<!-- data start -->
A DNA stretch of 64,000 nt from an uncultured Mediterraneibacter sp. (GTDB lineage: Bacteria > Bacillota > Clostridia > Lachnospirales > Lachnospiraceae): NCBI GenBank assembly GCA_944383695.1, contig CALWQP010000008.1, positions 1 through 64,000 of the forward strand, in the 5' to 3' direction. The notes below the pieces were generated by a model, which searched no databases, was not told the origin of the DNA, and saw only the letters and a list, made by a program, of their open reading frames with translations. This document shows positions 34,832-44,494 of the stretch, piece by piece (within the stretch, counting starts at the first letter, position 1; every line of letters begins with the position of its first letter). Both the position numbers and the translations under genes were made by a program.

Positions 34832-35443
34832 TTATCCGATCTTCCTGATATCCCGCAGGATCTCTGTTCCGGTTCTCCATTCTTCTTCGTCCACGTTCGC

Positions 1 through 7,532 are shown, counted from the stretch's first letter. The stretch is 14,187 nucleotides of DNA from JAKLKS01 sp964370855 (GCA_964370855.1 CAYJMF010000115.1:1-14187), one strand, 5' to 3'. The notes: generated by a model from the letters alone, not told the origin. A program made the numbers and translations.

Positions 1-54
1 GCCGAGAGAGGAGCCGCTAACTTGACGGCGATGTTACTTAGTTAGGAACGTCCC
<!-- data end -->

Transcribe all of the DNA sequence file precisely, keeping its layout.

A DNA stretch of 64,000 nt from an uncultured Mediterraneibacter sp. (GTDB lineage: Bacteria > Bacillota > Clostridia > Lachnospirales > Lachnospiraceae): NCBI GenBank assembly GCA_944383695.1, contig CALWQP010000008.1, positions 1 through 64,000 of the forward strand, in the 5' to 3' direction. The notes below the pieces were generated by a model, which searched no databases, was not told the origin of the DNA, and saw only the letters and a list, made by a program, of their open reading frames with translations. This document shows positions 34,832-44,494 of the stretch, piece by piece (within the stretch, counting starts at the first letter, position 1; every line of letters begins with the position of its first letter). Both the position numbers and the translations under genes were made by a program.

Positions 34832-35443
34832 TTATCCGATCTTCCTGATATCCCGCAGGATCTCTGTTCCGGTTCTCCATTCTTCTTCGTCCACGTTCGC

Positions 1 through 7,532 are shown, counted from the stretch's first letter. The stretch is 14,187 nucleotides of DNA from JAKLKS01 sp964370855 (GCA_964370855.1 CAYJMF010000115.1:1-14187), one strand, 5' to 3'. The notes: generated by a model from the letters alone, not told the origin. A program made the numbers and translations.

Positions 1-54
1 GCCGAGAGAGGAGCCGCTAACTTGACGGCGATGTTACTTAGTTAGGAACGTCCC